The growth of both smallmouth and largemouth bass depends on the summer season, and the larger the summer, the more they prey on other animals and the more quickly they can grow. Smallmouth tends to grow up to 10 pounds while largemouth can grow up to 20pounds.
Smallmouths are basically carnivorous in nature, and they feed on crayfish, insects, and small fish. In contrast, largemouths with the same nature feed on snails, frogs, snakes, salamanders, or even small water birds. They can prey 50 times bigger than their body.
Raising the hatchling usually starts in May and usually lasts till the initial week of July. Smallmouth bass spawn themselves in rocks, and they attack anyone near their bed; they are more finicky than largemouth bass. Unlike largemouth bass, smallmouth bass refuses to spawn in polluted water or where the temperature is too high.
Smallmouth bass can be caught by using crayfish imitations, Texas rigging, or jerk baits. Jigging and crankbaits also work very well for smallmouth bass; jegging can be used to catch bass at depth. Largemouth bass can be caught by using skirted jigs, spinnerbaits, and crankbaits. Using a fishing bed is also one of the wonderful tactics to catch largemouth bass.
Both of the basses show the same behavior time, but some differences can help you identify largemouth and smallmouth. The structure and appearance of largemouth bass are camouflaged, which helps them hide well, and they prey while hiding in thick and dense weeds.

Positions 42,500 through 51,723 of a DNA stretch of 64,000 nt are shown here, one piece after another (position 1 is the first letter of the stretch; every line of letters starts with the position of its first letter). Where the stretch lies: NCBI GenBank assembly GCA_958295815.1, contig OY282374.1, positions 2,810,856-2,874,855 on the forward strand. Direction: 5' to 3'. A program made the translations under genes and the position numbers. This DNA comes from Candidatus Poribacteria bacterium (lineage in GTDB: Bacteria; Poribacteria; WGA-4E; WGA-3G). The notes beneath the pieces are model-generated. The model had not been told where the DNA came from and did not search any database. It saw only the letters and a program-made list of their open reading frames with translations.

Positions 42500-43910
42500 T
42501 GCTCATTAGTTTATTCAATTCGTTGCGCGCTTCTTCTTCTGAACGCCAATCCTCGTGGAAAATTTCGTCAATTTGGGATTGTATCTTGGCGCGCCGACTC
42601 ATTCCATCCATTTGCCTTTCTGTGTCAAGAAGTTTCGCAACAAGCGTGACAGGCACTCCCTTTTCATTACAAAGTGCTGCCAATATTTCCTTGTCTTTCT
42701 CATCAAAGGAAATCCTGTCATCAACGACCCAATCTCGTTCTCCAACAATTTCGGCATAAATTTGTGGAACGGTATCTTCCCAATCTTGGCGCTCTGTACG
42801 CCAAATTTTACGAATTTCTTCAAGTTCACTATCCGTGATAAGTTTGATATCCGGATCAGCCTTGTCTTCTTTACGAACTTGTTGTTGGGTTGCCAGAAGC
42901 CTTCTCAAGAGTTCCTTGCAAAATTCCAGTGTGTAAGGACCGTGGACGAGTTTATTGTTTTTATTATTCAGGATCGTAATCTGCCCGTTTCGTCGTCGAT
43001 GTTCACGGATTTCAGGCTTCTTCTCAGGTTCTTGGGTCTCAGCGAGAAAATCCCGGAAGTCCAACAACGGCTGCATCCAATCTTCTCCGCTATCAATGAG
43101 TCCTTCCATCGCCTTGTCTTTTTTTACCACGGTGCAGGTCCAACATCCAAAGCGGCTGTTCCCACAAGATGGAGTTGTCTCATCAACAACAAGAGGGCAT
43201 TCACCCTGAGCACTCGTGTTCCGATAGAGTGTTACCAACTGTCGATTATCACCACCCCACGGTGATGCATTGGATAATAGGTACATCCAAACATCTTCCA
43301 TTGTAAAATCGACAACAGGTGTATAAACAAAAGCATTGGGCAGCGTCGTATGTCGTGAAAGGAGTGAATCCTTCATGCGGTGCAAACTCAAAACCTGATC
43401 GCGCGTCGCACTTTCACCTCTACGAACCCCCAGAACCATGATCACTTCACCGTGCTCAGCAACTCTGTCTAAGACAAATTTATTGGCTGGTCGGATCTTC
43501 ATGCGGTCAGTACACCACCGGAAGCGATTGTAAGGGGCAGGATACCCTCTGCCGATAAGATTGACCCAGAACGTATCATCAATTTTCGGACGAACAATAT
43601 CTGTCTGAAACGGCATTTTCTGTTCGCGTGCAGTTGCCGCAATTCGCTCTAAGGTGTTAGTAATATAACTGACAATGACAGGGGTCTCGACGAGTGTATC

Usually, they are not visible, but once they see baitfish coming, they move out and attack it to eat; as a result, they get caught. Their large mouth opens when they are near their prey and captures it with the help of a water vacuum mechanism in their mouth.
Smallmouth bass also uses camouflage techniques for preying and is normally present in rocky areas. As they like warmer water hence in cold weather, they tend to move at the bottom where the water is a bit warmer.
Best Season to Fish
Usually, fishing can be done all year long, but summers are the best season for fishing smallmouth and largemouth bass. When spawning is at its peak, the spring season is the best time for fishing and putting the bait in the water.
As for in winters or when the weather is a bit cold, these bass tend to move into the depth of the lakes and streams where the water is normal. Fishing can be done at that time of the year and using deep water spinning reels.
Final Thoughts On Small Mouth Bass Vs. Large Mouth Bass
When it comes to largemouth and smallmouth bass, they are both gaming fishes and commonly found throughout the US. These bass are difficult to differentiate by new anglers, but it will be no more difficult for you to differentiate them after reading this article.
One of the major differences is the opening of the mouth. As the name indicates, the largemouth bass has a large mouth, while the smallmouth bass has small jaws. They also have other small multiple differences, which are explained above.
I hope this article will be helpful, and you will be able to identify large and smallmouth bass next time you come across them.
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I’m James Smith with more than 7 years of experience in fishing. My passion has always been fishing so I did my bachelor’s in Zoology from University of North Carolina – Charlotte. I write about fishing on my blog and I am always looking to provide fishing solutions for my readers.